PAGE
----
I talk about Top Chef too much. Mostly to people who have far better things to do than listen.
But, tonight, it felt like someone finally heard me. I watched the final-before-the-finale with someone who had never seen the show before; I was his only reference. I pretty much talked right over the first 18 minutes: reminding him over and over again that so-and-so was going to win or lose based on how much confessional air time he or she was given. Only after a gentle nudge did I realize that it was hardly an indicator - based on the sideline stories, my friend assumed that Richard was the weakest link, and Antonia was going all the way. He may be only half wrong.
I had the same reaction to tonight's TC episode that I did when Julia Sweeney started writing for Sex & The City - after, presumably, the focus group feedback forced the SATC producers to feel accountable for the searing cultural impact of their thinly conceived storylines. Suddenly, things got a lot funnier ("I stopped watching TV when people started putting leeches down their pants") and a lot more candid: The diagnosis of Samantha's breast cancer forced a dialogue about privileged America's smug, misconceived association between reproduction and mortality. Finally, the commentary the show created found its way into the script.
While no one (including herself) has expectations of Lisa going any further than she already has, the girl deserves some moxy points for her middle-finger subversion of the established premise. The inclusion of peanut butter into a starch that didn't need any more flavor could only have been a poke towards Stephanie's dish in the Family Budget elimination challenge: a dish that would have sent anyone else home. The judges had no choice but to let Lisa get away with it- and that's probably why she's going on to Puerto Rico. And for the first time, the table addressed what everyone in the audience has been thinking for weeks - that Spike and Lisa might be sliding by on dumb luck. At long last, the dumbest of the lucky got the cut: Once again, Spike's insistence on depriving his competitors of the "money" ingredients blew up in his face. A frozen scallop is even less useful than a lettuce and tomato garnish, when the people you're serving want something they can eat.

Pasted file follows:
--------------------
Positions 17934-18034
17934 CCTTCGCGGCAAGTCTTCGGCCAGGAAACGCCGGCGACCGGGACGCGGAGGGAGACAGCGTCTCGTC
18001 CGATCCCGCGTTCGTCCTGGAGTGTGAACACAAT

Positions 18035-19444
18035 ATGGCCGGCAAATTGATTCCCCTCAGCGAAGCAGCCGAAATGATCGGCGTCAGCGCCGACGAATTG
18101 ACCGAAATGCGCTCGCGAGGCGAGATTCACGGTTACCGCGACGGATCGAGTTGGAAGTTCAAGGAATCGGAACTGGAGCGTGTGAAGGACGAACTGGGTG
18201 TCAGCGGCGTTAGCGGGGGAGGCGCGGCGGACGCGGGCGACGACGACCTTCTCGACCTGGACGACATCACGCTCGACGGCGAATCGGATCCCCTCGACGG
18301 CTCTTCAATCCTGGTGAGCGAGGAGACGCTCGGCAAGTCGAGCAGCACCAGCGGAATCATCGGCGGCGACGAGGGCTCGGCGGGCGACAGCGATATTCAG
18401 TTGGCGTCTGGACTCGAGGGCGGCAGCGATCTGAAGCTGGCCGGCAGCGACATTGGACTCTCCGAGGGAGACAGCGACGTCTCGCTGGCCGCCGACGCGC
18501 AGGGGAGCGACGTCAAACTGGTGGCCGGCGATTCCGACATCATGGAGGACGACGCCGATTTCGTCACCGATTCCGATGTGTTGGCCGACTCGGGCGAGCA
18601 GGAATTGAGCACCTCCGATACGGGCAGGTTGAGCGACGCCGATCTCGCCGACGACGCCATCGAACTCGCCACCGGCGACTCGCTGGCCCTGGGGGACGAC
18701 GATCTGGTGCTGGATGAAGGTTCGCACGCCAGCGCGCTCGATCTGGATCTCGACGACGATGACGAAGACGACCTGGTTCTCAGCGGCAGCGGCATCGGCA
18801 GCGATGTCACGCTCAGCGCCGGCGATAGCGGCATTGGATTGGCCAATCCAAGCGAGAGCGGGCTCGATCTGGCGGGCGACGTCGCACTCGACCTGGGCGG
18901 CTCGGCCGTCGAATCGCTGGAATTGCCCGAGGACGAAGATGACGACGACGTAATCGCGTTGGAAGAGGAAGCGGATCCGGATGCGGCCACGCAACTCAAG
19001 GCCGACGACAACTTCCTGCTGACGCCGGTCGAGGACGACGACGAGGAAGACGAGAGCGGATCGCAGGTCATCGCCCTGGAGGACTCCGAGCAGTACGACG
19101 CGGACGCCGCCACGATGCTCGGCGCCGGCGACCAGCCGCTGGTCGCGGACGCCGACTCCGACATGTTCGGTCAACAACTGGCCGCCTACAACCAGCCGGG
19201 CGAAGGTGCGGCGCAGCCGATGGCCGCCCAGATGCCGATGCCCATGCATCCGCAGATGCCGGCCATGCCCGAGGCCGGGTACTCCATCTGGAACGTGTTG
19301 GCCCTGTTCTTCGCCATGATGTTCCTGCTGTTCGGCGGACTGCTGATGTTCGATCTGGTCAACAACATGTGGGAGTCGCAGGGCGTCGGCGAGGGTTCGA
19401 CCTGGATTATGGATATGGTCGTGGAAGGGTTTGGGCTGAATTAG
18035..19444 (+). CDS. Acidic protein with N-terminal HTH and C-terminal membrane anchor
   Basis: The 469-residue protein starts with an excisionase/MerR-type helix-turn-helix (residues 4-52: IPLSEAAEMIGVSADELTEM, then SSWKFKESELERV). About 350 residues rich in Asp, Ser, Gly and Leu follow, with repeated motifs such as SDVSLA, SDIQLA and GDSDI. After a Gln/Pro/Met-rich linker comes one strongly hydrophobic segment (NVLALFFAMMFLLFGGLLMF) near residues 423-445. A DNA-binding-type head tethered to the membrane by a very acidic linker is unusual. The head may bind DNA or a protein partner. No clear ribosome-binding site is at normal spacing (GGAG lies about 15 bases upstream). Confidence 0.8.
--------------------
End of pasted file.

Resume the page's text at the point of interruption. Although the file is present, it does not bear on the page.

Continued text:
For someone as obsessed with TC as I am, you will rarely find me on the edge of my seat until the last second like I was tonight. For better or for worse, I usually have a pretty good notion of how things are going to go down. But tonight, the diners' comments were so universally harsh that I didn't know what to expect outside of Stephanie's requisite win. And even that was dubious - the response to her dishes were so disproportionate that it suggested a red herring. (I wonder if anyone will ever create a spin on that?).
I give Stephanie credit for continuing to seem surprised. With Spike gone, and Richard losing his grip, and an unprecedented 3-to-1 female-to-male ratio, I wouldn't be surprised if we were surprised again.